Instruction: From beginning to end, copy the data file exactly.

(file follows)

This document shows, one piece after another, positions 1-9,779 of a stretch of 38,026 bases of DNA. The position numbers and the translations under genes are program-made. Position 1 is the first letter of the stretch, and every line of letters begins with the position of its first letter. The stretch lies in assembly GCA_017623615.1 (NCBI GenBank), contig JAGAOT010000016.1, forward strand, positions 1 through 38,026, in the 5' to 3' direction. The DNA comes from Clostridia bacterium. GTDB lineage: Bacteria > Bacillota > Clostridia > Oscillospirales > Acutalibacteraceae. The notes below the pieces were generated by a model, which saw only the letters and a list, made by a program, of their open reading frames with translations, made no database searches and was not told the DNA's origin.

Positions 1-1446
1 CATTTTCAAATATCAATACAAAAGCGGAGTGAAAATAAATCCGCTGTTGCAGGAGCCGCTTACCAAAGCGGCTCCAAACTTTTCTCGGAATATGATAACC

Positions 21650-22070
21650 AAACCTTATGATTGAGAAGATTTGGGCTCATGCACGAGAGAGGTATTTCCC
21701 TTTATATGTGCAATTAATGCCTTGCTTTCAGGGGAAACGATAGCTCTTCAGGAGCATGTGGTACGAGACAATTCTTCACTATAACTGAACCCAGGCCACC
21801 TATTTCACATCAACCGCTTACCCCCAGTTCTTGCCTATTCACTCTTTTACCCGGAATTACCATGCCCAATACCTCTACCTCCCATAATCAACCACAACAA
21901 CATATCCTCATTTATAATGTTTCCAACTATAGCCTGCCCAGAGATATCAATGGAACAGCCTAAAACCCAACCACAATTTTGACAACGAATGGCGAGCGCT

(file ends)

This document shows, one piece after another, positions 1-9,779 of a stretch of 38,026 bases of DNA. The position numbers and the translations under genes are program-made. Position 1 is the first letter of the stretch, and every line of letters begins with the position of its first letter. The stretch lies in assembly GCA_017623615.1 (NCBI GenBank), contig JAGAOT010000016.1, forward strand, positions 1 through 38,026, in the 5' to 3' direction. The DNA comes from Clostridia bacterium. GTDB lineage: Bacteria > Bacillota > Clostridia > Oscillospirales > Acutalibacteraceae. The notes below the pieces were generated by a model, which saw only the letters and a list, made by a program, of their open reading frames with translations, made no database searches and was not told the DNA's origin.

Positions 1-1446
1 CATTTTCAAATATCAATACAAAAGCGGAGTGAAAATAAATCCGCTGTTGCAGGAGCCGCTTACCAAAGCGGCTCCAAACTTTTCTCGGAATATGATAACC

Positions 21650-22070
21650 AAACCTTATGATTGAGAAGATTTGGGCTCATGCACGAGAGAGGTATTTCCC
21701 TTTATATGTGCAATTAATGCCTTGCTTTCAGGGGAAACGATAGCTCTTCAGGAGCATGTGGTACGAGACAATTCTTCACTATAACTGAACCCAGGCCACC
21801 TATTTCACATCAACCGCTTACCCCCAGTTCTTGCCTATTCACTCTTTTACCCGGAATTACCATGCCCAATACCTCTACCTCCCATAATCAACCACAACAA
21901 CATATCCTCATTTATAATGTTTCCAACTATAGCCTGCCCAGAGATATCAATGGAACAGCCTAAAACCCAACCACAATTTTGACAACGAATGGCGAGCGCT